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The Penny Drops

Apr 4, 2007

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By Laura Pratt

It was a day to throw open the doors on the mysteries of medical science, and to enlighten representatives from a body that helps to make them happen.

A phalanx of Ontario division Canadian Cancer Society (CCS) principals, fresh from a morning leadership meeting at the Sunnybrook Estates, assembled at Sunnybrook Health Sciences Centre in early March. They were there, says CCS Ontario division CEO Peter Goodhand, “to show senior staff that the money does get spent on real things and real people.”

A series of dynamic presentations by some of the leading researchers at Sunnybrook Research Institute (SRI) and the Odette Cancer Centre (OCC) confirmed it.

Dr. Michael Julius, vice-president of research at Sunnybrook, held the audience rapt with his impassioned explanation of the hospital’s dedication to translating its discoveries into the clinical arena. The cancer research program, which represents 54% of all research at SRI, is “one of the brightest of our research stars,” he said.

Up next was Dr. Linda Rabeneck, a senior scientist at SRI, regional vice-president of Cancer Care Ontario and vice-president of the OCC. In the fact-laced plain speak that is characteristic of Rabeneck’s oratory, she delivered a compelling presentation on colorectal cancer that made her audience squirm with appreciation for the research she’s overseeing here.

Colorectal cancer, the number-one cause of non-tobacco-related cancer deaths in this country, is alarming in part for the lack of attention it gets on the world stage. The OCC is shining a light on this oversight with health services research into the maldistribution of access to tests like colonoscopies and the concept of—in the future—testing people in the target group (aged 50 years and over) for mutated DNA that suggests a proclivity for developing this cancer.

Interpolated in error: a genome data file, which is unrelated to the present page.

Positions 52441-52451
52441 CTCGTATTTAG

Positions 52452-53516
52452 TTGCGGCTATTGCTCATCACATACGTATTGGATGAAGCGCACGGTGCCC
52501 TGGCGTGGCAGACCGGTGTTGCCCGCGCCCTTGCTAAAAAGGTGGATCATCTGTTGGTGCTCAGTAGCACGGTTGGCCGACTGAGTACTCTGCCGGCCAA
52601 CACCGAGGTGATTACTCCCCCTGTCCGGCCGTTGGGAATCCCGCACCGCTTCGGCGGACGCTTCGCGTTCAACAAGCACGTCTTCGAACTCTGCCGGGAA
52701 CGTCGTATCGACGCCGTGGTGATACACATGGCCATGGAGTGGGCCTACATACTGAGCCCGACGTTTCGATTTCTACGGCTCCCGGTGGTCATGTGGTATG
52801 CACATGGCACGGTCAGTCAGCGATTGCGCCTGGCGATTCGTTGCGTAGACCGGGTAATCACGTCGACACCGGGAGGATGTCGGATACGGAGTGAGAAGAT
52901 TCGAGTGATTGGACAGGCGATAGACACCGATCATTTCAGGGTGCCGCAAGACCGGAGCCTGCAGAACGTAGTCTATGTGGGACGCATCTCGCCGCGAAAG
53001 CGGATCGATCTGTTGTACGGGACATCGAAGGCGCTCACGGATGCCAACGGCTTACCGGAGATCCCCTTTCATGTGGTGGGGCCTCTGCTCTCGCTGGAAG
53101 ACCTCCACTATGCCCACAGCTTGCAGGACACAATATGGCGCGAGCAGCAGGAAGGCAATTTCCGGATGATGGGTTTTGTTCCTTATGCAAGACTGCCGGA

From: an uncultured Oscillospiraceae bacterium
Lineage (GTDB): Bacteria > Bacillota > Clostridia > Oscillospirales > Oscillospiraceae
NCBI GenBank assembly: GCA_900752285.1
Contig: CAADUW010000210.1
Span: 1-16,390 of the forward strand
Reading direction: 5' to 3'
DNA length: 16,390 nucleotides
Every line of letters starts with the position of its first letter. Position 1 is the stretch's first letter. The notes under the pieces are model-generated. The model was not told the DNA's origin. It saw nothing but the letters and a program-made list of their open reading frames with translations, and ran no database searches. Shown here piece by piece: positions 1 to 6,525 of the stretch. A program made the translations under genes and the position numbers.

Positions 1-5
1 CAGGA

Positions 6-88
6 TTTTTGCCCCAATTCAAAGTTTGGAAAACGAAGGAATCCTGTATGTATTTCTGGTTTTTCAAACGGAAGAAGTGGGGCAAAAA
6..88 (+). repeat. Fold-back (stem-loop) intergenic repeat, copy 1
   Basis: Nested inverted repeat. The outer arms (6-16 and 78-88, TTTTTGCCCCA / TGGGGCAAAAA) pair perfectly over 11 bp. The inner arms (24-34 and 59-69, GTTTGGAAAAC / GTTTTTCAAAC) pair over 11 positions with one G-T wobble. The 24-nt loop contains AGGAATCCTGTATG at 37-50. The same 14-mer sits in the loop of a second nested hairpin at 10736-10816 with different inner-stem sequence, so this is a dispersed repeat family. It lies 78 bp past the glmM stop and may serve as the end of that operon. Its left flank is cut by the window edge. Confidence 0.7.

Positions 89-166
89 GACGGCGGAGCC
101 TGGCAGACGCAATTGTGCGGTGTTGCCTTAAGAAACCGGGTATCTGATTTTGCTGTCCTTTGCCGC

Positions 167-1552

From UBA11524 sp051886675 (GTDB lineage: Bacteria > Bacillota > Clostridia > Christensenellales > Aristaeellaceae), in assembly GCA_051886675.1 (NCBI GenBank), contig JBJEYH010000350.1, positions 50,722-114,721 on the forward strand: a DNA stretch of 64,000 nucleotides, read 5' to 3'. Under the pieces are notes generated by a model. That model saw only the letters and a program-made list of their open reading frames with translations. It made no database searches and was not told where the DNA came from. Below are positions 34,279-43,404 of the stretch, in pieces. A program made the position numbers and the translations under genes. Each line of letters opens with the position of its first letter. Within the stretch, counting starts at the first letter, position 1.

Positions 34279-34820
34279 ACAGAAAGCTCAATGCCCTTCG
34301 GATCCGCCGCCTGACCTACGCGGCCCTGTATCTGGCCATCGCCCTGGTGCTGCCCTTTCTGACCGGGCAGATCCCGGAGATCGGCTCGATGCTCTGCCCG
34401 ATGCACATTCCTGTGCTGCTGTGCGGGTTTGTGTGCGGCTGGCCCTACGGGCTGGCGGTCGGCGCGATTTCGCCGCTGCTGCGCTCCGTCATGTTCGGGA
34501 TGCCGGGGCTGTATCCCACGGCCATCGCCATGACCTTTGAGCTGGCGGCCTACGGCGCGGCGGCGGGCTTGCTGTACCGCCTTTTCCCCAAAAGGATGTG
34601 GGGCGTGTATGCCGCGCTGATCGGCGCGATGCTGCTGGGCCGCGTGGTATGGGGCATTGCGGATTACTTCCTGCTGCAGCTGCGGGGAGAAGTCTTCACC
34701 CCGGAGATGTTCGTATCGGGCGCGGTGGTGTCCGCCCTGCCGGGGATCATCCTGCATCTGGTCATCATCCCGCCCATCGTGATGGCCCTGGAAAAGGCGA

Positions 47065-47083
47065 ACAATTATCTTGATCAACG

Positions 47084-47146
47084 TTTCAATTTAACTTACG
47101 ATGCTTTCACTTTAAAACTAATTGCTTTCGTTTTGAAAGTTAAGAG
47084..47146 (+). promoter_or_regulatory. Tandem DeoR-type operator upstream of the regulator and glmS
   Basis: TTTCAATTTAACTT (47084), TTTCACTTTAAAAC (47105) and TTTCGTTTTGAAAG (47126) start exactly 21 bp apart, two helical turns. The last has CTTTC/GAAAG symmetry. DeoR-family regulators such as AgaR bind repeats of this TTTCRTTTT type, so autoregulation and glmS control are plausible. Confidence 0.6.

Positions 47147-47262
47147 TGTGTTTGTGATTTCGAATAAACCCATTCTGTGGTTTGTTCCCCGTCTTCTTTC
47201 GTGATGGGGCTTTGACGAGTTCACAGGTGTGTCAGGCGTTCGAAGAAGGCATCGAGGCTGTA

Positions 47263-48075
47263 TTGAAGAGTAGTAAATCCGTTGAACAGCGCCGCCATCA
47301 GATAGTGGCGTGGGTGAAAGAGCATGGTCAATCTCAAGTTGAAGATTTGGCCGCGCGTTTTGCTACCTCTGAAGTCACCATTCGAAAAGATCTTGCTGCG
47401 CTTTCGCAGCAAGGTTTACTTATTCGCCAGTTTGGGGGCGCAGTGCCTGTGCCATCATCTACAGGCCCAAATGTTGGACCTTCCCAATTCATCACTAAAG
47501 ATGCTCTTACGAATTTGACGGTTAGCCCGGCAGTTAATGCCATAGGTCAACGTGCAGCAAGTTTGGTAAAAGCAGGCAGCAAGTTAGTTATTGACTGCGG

Afterwards, the 23 CCS senior staffers, who hail from such backgrounds as fundraising, operations, advocacy, cancer control and community development, got a view of the nuts and bolts of science with a visit to some SRI labs. Dr. Arun Seth, a senior scientist in molecular and cellular biology, invited participants to view prostate cancer cells under a microscope in the tissue culture room. Dr. Robert Nam, an associate scientist in clinical epidemiology, presented on prostate cancer research and his work to cultivate a better method than the now gold standard prostate-specific antigen test for predicting a man’s likelihood for developing this disease. Dr. Kullervo Hynynen, director of imaging research and senior scientist at SRI, expounded on the application of high-intensity focused ultrasound for treating tumours, a cutting-edge technology he pioneered.

All told, the CCS has dedicated $6.6 million to finance research at Sunnybrook over the last five years. But research funding is only part of the contribution, says Goodhand. The other part is a message about healthy living and volunteerism. Volunteers in Ontario drove cancer patients 14 million kilometres to treatment last year, from as far as 200 km away. “It’s a partnership,” says Goodhand. “It’s all about having our people work with yours.”

The tour was, by all accounts, a stirring and informative success. “It was to educate and inspire us,” says Goodhand. “And it did. Often with science you just can’t understand. But all the presenters today made it real.”

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